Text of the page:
What I thought: This was a cute story that I really enjoyed! The characters were a great mix and I liked how they interacted. In the end I wanted to keep reading to see what else happened. I was also curious if they were going to have another book when the characters are 22 years old..
Full Ride by Margaret Peterson Haddix – Becca thought her life was over when her father was sent to prison for embezzlement. It didn’t help when he used her as his excuse: “How else is a guy like me supposed to send his daughter to college?” She and her mother fled their town and their notoriety, started over, and vowed never to let anyone know about their past.
Now a senior in high school, Becca has spent the last four years hiding in anonymity. But when it’s time to apply to colleges and for financial aid, her mother gives her a rude awakening: If she applies, her past may be revealed to the world
But Becca has already applied for a full-ride scholarship. And as she begins to probe deeper into the secrets of her past, she discovers that she and her mother might be in danger of more than simple discovery – by revealing the truth about their past, she might be putting their very lives in jeopardy.
What I thought: This is another story line that I enjoyed. It had some turns that you didn’t expect, but had you rooting for the main character throughout the story. I stayed up late to finish this one…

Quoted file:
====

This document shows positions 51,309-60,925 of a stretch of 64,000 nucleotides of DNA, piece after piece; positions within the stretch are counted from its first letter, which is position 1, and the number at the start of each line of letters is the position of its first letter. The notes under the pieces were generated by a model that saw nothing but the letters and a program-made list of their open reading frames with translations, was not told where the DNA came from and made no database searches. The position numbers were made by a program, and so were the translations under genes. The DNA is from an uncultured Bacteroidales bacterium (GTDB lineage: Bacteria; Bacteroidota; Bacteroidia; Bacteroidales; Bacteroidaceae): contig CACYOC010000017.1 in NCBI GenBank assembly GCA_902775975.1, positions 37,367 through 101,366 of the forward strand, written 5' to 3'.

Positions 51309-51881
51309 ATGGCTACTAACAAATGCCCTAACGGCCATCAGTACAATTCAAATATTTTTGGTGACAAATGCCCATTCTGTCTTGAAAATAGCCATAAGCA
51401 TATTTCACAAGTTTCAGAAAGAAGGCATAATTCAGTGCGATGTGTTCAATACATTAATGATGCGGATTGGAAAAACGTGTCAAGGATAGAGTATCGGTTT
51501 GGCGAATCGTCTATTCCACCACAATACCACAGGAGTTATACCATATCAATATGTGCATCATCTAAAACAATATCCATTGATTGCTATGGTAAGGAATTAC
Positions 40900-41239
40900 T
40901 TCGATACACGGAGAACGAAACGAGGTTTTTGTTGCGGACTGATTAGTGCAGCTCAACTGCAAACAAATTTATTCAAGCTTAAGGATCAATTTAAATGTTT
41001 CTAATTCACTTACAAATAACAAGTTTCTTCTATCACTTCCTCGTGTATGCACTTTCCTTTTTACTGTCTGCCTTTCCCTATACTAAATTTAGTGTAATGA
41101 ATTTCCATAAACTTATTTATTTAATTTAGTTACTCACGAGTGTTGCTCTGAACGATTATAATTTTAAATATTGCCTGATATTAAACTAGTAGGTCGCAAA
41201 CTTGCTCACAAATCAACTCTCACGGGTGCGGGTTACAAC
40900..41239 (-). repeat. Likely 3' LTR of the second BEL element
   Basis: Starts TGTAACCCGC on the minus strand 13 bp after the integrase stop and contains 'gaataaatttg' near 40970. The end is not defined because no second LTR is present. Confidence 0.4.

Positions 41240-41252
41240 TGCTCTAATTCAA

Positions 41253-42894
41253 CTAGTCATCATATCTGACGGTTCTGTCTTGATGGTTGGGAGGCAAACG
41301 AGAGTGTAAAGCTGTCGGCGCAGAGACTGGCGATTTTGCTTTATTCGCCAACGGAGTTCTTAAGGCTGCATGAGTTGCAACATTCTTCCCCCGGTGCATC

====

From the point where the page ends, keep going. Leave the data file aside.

The Boy on the Bridge by Natalie Standiford – Laura Reid goes to Leningrad for a semester abroad as Cold War paranoia is peaking in 1982. She meets a young Russian artist named Alexei and soon, with Alexei as her guide, Laura immerses herself in the real Russia–a crazy world of wild parties, black-market books and music, and smuggled letters to dissidents. She must keep the relationship secret; associating with Americans is dangerous for Alexei, and if caught, Laura could be sent home and Alexei put under surveillance or worse. At the same time, she’s been warned that Soviets often latch onto Americans in hopes of marrying them and thus escaping to the United States. But she knows Alexei loves her. Right?
As June approaches–when Laura must return to the United States–Alexei asks Laura to marry him. She’s only nineteen and doesn’t think she’s ready to settle down. But what if Alexei is the love of her life? How can she leave him behind? If she has a chance to change his life, to rescue him from misery, shouldn’t she take it?
What I thought: This book was…ok. I liked it enough I suppose. I was interested in reading how life was in Russia in the 80′s, but some of the story seemed a little cheesy. It didn’t end how I thought, but in a way, I guess it did. Ha!